I asked how she knew the yearbook, which I now decided I needed back, belonged to me.

Because I found it with magazines that had your name on the subscription labels.

I said, I’d never forgive myself if a yearbook with all that personal stuff written in it got into the hands of a stranger.

Then why’d you throw it out?

I thought it would go to some landfill! Or get turned into whatever recycled paper gets turned into.

I know the rules. If it’s trash left at the curbside or at the dump, the possessor has relegated ownership.

The possessor has relegated ownership? Was I talking to this ragpicker’s lawyer?

Finders keepers, in other words?

Precisely.

I tried again. "Maybe there is some law on the books about garbage rights, but the polite thing, the neighborly thing, would be to return the yearbook, which any jury would see had personal content."

"A jury? Are you going to call a lawyer? Or 911? I’d like to hear that conversation."

Why contact me in the first place? I asked. You found the yearbook. Why not just keep it? I’d never know.

Because I wanted to go about this in the most professional manner possible. Believe me, intellectual property can be a real shitstorm. We should talk—face-to-face, I mean. I want to get this settled before I leave for my writers’ retreat.

Get what settled? So far, it was just a question of the keeping or the giving back. In case she thought she had leverage—that she’d expose my mother’s poison pen—I said, You realize that the owner of the book is dead and it’s too late to embarrass her?

"Embarrass her? I’m stunned you would say that! Your mother wasn’t writing for her own amusement. There’s no question she had a future audience in mind."

Did she? What audience? Who else could possibly care? I don’t know what you want from me, I said.

Permission.

Was I catching on? Not yet. She asked again if we could talk face-to-face. I said, Is this really necessary.

Be there in a jiff, she said.

She rang my doorbell forty minutes later, finding me newly annoyed with her interpretation of a jiff. Her breathing was labored from the short walk, no doubt attributable to her extreme bulk. I recognized her—having shared elevator rides or exchanged nods in the mailroom—due to her colorful, bigger-than-life appearance and persona. She was large, wide, round-faced, with black curls that tumbled around her face, eyeglasses upswept, employing rhinestones. Her outfit could be called a dress if one were kind. It had no shape, only volume, in blocks of red, yellow, and black. She might be forty; she might be fifty. I couldn’t tell.

Sorry it took so long, but I didn’t want to come empty-handed. She passed me an open shoebox lined messily with wax paper that contained several layers of cookies. I figured who doesn’t like chocolate chip? They should be cooling on a rack.

No yearbook in sight, however. Cookies, I said. Really, you shouldn’t have.

They’re Pillsbury slice and bake. I always keep a package in my fridge.

Come in, I said.

As soon as she stepped into my living room, I could see she was puzzled. Is there another room? Who lives like this? She looked around, asked if the hallway . . . went anywhere?

To the bedroom and bath. And my kitchen, of course.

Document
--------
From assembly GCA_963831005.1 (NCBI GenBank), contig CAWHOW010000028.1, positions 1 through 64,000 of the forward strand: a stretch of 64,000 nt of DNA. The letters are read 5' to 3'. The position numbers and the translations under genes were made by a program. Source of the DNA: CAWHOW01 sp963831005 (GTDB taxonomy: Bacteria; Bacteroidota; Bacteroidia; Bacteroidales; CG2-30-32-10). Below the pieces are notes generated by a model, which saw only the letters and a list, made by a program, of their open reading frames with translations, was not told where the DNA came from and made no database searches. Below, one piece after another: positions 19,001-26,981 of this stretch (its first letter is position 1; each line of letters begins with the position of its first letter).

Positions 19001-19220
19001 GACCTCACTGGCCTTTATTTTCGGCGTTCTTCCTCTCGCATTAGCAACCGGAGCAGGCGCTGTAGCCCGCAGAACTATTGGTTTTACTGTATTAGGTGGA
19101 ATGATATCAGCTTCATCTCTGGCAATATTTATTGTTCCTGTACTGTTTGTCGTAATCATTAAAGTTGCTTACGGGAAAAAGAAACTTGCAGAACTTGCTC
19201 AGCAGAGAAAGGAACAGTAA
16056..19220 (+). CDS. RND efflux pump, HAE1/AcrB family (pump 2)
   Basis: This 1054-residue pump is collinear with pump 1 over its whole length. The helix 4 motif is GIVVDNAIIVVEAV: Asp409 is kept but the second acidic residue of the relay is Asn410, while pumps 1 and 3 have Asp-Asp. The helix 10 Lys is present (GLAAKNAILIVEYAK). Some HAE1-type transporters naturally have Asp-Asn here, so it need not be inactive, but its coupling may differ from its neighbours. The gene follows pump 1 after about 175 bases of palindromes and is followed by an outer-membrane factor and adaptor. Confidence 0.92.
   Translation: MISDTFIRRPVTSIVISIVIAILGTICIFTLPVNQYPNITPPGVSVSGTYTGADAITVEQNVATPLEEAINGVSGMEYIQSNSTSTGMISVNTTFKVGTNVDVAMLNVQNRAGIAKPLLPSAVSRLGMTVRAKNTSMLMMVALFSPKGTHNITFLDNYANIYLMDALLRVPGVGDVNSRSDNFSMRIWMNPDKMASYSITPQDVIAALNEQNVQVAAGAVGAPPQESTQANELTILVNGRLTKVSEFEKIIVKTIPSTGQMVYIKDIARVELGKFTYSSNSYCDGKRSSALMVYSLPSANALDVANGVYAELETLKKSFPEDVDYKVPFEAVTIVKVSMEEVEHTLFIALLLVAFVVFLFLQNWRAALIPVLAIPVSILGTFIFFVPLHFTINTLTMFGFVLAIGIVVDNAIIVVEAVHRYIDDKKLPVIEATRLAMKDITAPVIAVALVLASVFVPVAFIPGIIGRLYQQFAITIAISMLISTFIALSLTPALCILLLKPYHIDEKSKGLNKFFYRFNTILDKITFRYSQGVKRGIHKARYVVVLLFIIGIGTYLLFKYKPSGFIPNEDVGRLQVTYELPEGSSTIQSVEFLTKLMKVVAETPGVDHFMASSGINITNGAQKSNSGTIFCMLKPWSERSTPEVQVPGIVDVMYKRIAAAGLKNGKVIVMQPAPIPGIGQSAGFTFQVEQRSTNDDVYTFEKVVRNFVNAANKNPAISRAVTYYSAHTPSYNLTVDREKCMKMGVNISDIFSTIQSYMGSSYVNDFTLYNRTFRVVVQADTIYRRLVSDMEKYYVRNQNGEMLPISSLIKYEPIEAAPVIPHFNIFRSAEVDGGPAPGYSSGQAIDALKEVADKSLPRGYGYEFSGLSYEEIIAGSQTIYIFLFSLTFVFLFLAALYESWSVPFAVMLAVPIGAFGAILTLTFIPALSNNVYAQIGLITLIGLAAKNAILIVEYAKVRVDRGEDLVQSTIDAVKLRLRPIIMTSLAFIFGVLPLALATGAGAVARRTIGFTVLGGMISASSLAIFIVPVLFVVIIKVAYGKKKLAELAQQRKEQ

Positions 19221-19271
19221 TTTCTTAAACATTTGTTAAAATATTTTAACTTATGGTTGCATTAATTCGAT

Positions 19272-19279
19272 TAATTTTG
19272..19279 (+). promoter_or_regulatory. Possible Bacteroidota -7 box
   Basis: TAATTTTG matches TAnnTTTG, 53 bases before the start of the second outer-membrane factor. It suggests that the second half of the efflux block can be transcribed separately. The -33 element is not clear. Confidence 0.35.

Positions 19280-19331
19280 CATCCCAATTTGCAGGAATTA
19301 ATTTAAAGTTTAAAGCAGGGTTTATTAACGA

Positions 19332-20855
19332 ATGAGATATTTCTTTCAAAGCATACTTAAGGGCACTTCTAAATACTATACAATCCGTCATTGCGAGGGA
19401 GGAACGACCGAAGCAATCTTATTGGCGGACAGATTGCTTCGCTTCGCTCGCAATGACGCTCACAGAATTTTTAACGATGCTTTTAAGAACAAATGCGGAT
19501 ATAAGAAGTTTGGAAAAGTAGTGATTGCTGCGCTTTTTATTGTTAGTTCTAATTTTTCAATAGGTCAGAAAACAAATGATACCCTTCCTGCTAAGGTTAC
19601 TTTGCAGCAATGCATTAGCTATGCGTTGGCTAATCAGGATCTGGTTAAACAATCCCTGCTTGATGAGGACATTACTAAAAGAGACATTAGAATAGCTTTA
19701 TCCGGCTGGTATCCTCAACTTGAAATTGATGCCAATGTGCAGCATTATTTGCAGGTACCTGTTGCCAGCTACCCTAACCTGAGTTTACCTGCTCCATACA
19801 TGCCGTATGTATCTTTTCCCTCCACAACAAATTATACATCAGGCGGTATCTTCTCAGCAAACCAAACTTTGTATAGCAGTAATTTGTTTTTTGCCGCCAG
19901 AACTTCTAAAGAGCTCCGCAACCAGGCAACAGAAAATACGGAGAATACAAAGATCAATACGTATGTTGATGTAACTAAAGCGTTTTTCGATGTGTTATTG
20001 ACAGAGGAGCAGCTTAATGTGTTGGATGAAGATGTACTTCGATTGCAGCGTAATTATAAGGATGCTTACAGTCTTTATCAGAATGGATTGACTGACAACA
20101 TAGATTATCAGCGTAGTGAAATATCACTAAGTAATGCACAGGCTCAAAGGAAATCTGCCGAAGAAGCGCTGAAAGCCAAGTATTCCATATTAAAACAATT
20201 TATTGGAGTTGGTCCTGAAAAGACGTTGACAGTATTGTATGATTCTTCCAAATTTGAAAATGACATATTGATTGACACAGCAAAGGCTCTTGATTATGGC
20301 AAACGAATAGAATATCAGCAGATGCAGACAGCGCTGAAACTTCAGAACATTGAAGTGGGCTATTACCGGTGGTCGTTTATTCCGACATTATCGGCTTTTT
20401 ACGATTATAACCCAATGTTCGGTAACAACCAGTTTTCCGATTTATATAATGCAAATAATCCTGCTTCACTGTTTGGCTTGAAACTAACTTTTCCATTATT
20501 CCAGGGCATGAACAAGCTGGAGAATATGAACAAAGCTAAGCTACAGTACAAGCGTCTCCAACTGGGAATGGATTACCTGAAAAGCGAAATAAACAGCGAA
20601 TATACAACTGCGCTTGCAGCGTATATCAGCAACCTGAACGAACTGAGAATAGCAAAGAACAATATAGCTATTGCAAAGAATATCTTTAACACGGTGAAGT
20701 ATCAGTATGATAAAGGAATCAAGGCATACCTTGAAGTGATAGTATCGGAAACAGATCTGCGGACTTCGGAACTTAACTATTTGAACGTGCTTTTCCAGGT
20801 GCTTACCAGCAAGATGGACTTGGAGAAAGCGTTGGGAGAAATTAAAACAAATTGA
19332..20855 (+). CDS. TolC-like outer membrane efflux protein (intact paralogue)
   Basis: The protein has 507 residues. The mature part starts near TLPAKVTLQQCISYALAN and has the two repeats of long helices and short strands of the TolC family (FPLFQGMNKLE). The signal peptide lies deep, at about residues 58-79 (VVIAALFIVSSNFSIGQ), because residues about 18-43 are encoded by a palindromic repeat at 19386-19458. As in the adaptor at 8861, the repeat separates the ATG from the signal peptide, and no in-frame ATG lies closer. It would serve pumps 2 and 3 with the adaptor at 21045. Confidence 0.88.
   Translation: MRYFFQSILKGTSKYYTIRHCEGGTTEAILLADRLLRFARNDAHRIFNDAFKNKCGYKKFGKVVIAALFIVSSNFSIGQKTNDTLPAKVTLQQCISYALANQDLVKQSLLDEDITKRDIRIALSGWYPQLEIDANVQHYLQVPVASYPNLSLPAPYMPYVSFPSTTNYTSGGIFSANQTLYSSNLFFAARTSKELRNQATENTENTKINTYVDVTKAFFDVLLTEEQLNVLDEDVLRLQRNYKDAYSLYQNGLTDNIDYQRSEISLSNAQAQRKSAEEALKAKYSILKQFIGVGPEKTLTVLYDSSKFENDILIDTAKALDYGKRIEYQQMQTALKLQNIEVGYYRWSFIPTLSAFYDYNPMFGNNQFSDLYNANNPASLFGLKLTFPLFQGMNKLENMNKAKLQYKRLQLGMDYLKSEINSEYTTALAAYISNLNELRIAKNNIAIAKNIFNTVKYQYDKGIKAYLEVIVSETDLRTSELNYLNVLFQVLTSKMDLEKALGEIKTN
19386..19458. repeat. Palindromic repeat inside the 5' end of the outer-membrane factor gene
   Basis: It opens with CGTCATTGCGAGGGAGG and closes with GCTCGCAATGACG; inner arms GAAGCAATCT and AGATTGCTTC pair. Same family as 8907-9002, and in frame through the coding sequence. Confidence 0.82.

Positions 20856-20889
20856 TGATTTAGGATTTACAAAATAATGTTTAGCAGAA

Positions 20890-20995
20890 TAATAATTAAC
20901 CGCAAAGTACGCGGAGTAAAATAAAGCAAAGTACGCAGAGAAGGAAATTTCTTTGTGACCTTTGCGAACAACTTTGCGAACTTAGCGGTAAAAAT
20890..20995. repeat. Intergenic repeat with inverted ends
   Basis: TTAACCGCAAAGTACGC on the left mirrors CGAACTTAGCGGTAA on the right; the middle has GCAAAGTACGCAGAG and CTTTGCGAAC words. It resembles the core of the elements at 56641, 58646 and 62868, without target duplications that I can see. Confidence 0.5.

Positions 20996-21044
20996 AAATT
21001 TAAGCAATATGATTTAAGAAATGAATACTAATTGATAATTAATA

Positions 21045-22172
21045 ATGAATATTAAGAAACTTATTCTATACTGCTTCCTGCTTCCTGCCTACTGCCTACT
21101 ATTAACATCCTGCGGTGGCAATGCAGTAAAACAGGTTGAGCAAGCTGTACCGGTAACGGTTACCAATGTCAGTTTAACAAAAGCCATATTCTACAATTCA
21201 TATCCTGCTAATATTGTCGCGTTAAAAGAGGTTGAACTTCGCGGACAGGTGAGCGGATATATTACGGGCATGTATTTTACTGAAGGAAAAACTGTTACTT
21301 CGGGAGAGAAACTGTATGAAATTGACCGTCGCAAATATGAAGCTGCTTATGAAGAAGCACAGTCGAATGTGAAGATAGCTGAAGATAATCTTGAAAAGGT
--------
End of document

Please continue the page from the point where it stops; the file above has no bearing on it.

It’s very . . . cute. What do you do?

Even though I’d progressed no further than registration, I said, I’m studying to be a chocolatier.

Where?

Online.

She couldn’t have looked less impressed. Are there jobs doing that? And do they pay?

With that, I officially categorized Geneva as a boundary-challenged chatterbox whom I didn’t want to be chummy with. Haven’t we just met? I asked.

I know! Very bad habit, asking personal questions. It’s not so much nosiness but a failure to know what’s personal and what’s just conversation. I get it from my mother, who thinks it’s perfectly polite to ask a near stranger why they didn’t have children or how much they paid for their co-op or how much they tipped the doorman or, once . . . oh, never mind. I need more people who can tell me when I’ve crossed the line.

We were still standing. I motioned toward the couch and said I was going to put some of these cookies on a plate.

No! The cookies are for you, she said. I have that highly annoying type 2 diabetes. If I lose weight, they tell me I’ll shake it. No cookie, but do you have vodka?

I did. I poured us each a glass and returned. She raised hers, and said, To your mother, the most committed yearbook advisor who ever lived.

After my half-hearted clink, I said, I don’t understand why you’d want someone else’s yearbook from a class she didn’t graduate in.

I ate it up! It’s fascinating. It’s got a point of view and—what the fuck!—an attitude! I can’t wait to hear more about her.

Such as?

Husband, marriage, interests, hobbies, wardrobe. Crushes, boyfriends, lovers?

Okay. This just got creepy. I’m her daughter. She left it to me in her will, and now I’m asking for it back.

Why?

Why? Did I not just say why?

It tells a story, Geneva continued. Correction: It tells a hundred stories. I remember the exact moment I knew this had my name on it: next to one girl’s picture, a pretty brunette with a perfect flip, under ‘Future,’ she had ‘beautician.’ Your mother drew an arrow across the page to a good-looking guy, thin face, Italian last name, whom she married. What do you think his future was?

I have no idea.

Ballroom dance. Guess how that turned out, at least according to your mother’s note. You can bet the ‘D’ stands for divorced and the ‘H’ is for homosexual.

I said, No, it didn’t. ‘H’ meant ‘home’ or ‘here’—that they still lived in Pickering.

The expression greeting that remark clearly meant Poor you; born yesterday.

Next I tried, "Let’s just say my mother would be flattered that a total stranger finds the yearbook so interesting. Fine. You’ll read and enjoy it, and when you’re done, you’ll return it."

I don’t think you understand. Then, as if it explained and justified everything: I’m a filmmaker.